Freedom Train: The Story of Harriet Tubman
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Freedom Train: The Story of Harriet Tubman

3.85 of 5 stars 3.85  ·  rating details  ·  922 ratings  ·  69 reviews
Born into slavery, young Harriet Tubman knew only hard work and hunger. Escape seemed impossible--certainly dangerous. Yet Harriet did escape North, by the secret route called the Underground Railroad. Harriet didn't forget her people. Again and again she risked her life to lead them on the same secret, dangerous journey.
Paperback, 192 pages
Published May 1st 1987 by Scholastic Paperbacks (first published 1954)
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Darlene
I read this biography aloud to my children. The timing worked out well because it is Black History Month.

Harriet Tubman is an inspiring heroine! Despite having a hard life born into slavery, being beaten by her masters, and surviving a serious head wound that should have killed her, she went on to accomplish great things. She single-handedly brought over 300 slaves to freedom through the Underground Railroad. It is astonishing that she eluded detection with 19 trips across slave territory. We la...more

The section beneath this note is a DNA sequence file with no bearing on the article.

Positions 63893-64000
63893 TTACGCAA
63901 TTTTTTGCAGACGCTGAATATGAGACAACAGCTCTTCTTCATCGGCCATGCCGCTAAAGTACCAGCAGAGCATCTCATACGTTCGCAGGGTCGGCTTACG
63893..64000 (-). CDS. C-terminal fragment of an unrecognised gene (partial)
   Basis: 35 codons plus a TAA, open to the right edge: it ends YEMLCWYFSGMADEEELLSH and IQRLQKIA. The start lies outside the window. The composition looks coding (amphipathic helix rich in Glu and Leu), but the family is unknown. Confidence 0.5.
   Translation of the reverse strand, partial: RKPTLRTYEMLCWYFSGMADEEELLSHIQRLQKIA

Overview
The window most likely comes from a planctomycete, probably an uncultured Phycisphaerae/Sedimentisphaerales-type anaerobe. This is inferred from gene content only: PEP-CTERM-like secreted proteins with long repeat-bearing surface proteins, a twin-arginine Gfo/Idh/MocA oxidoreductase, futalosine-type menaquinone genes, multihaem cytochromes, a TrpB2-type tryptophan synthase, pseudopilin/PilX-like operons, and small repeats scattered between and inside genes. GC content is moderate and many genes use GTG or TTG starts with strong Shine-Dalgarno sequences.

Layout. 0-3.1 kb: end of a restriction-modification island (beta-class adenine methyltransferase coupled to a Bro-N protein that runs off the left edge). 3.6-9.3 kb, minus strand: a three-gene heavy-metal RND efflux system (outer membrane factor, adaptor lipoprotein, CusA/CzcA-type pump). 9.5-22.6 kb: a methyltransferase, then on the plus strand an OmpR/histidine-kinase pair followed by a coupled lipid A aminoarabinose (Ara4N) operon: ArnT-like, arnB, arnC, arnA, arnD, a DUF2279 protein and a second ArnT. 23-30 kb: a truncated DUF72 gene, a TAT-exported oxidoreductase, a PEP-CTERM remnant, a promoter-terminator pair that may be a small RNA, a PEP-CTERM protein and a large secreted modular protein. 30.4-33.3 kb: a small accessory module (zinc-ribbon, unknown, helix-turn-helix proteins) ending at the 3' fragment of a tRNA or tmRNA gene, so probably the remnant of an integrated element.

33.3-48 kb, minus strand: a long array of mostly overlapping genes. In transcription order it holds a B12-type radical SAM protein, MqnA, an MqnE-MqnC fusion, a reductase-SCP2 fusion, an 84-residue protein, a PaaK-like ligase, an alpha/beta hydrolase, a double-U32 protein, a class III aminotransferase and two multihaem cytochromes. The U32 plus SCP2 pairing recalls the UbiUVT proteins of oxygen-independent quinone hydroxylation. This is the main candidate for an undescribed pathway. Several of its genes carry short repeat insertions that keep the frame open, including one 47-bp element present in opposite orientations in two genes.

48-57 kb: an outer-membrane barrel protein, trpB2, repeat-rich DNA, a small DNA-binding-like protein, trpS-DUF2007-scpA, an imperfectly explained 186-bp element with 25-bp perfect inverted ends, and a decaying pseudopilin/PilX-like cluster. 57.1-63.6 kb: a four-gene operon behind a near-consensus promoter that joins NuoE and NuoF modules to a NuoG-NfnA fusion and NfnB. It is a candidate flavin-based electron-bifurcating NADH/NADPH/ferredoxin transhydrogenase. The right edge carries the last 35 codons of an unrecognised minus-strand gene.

Krista the Krazy Kataloguer
I read this in the sixties when I was a kid. Back then the rural school I attended didn't teach anything about Black American history. So, reading this book, I got the impression that Black people didn't have much to do with American history, except for rare instances like Harriet Tubman. It's a shame because I missed out on learning about a whole lot of interesting people. Now, of course, as an adult I've caught up on all that I missed then, and I'm glad to see that this book is still in print...more
Zari
As a spy, she used disguises and passwords, forged documents and secret signals. But these weapons of warfare were always selected with the greatest simplicity.
~ From Freedom Train: The Story of Harriet Tubman

My kiddo and I both gave Freedom Train 5 stars. For intermediate and middle grade readers, I can't ask too much from it because there are some chapters where a lull of excitement sets in, and you don't want that for young readers. Even as an adult, if this book had've been any longer, I w...more
Bailey Br
In the book “Freedom Train” by Dorothy Sterling, Harriet Tubman was a slave in 1827. She was born a slave and would always be one. She was a very curious little girl. At only the age of eight, Harriet was going to be trouble for her master. Her master tried and tried to sell Harriet, but no one would buy her. Harriet grew older and at the age of 16 she was as curious as ever. One day, her curiosity got her into trouble. Harriet was hurt by her master and was knocked unconscious. She recovered, b...more